Tuesday, December 02, 2008

OMG, I was asked to speak at SQLteach.com - by Paul Neilsen

Mister/Master of SQL Server himself, author of many versions of the SQL Server Bible (SQLserverBible.com) was talking to us today at SQLteach here in Montreal. One of his top ten favorite new features in SQL 2008 are the Management Studio enhancements - which lead me to open my yap a little too much about Activity Monitor (right click on a server in object explorer to select AM), so much so that he invited me to come up and give an explanation of why I like it so much (I'll follow up on that in a future post). Basically, I explained how you can view real-time critical SQL Server performance details and even sort by worst-performing queries. Then, for the worst performing queries, right-clicking gives you the option to view the actual offending code - so that you can get to optimising right away! Furthermore, the Activity Monitor really takes advantage of all the dynamic management view data - to think only months ago in SQL 2005 production I had all this loaded on several sheets in Excel dynamically to understand what really was going on...now all built-in. I would suggest upgrading to SQL 2008 for just this practically.

Thanks again to Jean-René Roy for organising a great week-long event - never had a chance to meet so many MVPs, such as Brad McGehee and Paul Nielsen, in the photo to the right with local DBAs Paolo de Rosa and Pollus Brodeur. Also had lunch/dinner/beers with Adam Machanic, Scott Stauffer, Roman Rehak, Itzik Ben-Gan all in one week! Actually, to be honest, it felt like a DBA therapy session at times :)

SQL 2008 Row and Page compression – or SQL 2005 post SP2 vardecimal conversion

One of the great new features in SQL 2008 is Row and/or Page Compression. Plus, still good news for those of you on SQL 2005 in production who might be there for a long while: there’s a decent feature you can take advantage of too that is very expensive to do in SQL 2008. Why? Well, Compression in SQL 2008 requires the Developer or Entreprise edition to be installed, so if you want to benefit from this mega space saver (like 1.3TB down to 650GB as I have seen, plus queries running at as little as 40% the time they took before) you will be happy with VARDECIMAL conversion in SQL 2005 (SP2 required though). Both have stored procedures that you can run to estimate how much space you will save: In 2008 it's sp_estimate_data_compression_savings -- which randomly takes rows and gives you quite an accurate estimation of space saved/gained.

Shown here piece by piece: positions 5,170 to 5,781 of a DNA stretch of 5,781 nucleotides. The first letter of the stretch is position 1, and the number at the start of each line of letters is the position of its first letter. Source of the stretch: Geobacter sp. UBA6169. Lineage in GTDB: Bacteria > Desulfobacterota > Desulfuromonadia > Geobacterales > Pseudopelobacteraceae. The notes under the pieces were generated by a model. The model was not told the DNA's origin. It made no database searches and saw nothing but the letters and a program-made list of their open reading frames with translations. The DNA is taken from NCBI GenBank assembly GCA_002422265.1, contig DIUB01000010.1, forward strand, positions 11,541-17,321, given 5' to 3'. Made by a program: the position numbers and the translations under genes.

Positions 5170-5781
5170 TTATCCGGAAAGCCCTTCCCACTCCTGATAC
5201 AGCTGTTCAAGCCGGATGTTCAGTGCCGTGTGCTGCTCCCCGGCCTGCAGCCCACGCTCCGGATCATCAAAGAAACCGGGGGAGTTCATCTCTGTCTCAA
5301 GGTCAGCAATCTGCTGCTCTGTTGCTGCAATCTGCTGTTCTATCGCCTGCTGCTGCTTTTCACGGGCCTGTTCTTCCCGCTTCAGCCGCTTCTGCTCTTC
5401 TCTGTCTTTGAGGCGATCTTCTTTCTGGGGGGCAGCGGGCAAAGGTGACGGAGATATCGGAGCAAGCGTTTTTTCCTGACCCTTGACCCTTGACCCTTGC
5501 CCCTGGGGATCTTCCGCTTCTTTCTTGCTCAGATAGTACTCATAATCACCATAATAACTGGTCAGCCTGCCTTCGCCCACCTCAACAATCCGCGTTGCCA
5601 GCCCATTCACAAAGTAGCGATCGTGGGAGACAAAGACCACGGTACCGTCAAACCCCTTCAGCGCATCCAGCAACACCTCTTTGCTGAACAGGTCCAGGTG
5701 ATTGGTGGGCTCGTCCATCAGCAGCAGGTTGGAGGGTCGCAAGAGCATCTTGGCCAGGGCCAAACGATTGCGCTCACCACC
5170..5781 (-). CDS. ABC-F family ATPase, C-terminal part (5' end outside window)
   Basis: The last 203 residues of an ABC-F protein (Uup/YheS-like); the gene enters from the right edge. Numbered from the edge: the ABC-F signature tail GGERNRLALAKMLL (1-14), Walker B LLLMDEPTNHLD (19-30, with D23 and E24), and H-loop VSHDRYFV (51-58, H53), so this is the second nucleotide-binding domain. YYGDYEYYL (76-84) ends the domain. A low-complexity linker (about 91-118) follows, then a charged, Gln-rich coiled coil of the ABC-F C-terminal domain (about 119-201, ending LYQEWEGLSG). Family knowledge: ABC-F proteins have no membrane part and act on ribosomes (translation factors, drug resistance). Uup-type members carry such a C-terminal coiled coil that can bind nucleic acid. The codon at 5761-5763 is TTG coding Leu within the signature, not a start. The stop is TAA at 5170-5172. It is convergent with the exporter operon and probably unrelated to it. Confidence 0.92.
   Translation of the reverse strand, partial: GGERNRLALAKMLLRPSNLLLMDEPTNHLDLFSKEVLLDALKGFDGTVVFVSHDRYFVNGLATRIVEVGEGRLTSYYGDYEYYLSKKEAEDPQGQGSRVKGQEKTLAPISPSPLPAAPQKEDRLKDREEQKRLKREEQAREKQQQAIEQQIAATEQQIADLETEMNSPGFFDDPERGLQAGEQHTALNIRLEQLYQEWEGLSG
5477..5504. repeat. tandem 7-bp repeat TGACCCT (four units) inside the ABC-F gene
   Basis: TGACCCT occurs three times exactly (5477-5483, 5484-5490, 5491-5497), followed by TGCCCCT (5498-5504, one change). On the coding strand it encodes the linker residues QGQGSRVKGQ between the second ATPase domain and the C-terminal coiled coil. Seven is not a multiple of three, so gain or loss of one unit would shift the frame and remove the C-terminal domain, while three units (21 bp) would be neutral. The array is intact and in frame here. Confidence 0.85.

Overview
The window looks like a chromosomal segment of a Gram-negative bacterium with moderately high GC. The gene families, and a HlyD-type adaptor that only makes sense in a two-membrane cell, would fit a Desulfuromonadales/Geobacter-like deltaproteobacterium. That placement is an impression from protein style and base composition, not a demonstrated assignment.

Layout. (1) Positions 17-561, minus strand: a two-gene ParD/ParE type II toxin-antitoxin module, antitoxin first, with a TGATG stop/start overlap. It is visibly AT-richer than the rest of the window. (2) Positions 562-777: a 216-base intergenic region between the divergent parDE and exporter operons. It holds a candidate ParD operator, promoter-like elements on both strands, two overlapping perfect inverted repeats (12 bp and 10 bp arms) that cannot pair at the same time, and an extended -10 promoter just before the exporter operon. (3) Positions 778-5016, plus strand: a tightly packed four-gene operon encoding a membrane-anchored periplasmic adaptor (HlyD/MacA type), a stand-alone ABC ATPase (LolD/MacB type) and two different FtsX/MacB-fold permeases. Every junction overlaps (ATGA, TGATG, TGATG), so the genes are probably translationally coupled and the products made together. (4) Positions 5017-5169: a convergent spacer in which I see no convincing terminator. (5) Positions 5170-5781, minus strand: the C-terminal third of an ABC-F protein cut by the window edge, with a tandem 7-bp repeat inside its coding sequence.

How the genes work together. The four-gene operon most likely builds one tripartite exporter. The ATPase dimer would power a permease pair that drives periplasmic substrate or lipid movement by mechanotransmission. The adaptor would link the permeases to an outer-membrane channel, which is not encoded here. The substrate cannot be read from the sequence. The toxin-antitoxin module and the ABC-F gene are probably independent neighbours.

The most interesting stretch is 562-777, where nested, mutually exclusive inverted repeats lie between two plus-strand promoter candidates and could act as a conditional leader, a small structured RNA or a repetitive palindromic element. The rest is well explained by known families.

Set your statstics and io on just for details of the page reads while doing the comparison before and after. See Brad's [McGehee] Compression examples here.

In SQL 2005, from sp2 onwards, you can do this:
exec sys.sp_db_vardecimal_storage_format ''DatabaseName'', ''ON''
exec sp_tableoption ''dbo.BigAssTableLoadedWithDecimals'', ''vardecimal storage format'', 1
-- 0 can be replaced with the amount of space you want to leave free for expansion, normally if you have huge decimal types in tables with millions or rows, you'll see a huge difference in size of the db after the shrink.
References: http://msdn.microsoft.com/en-us/library/bb508963.aspx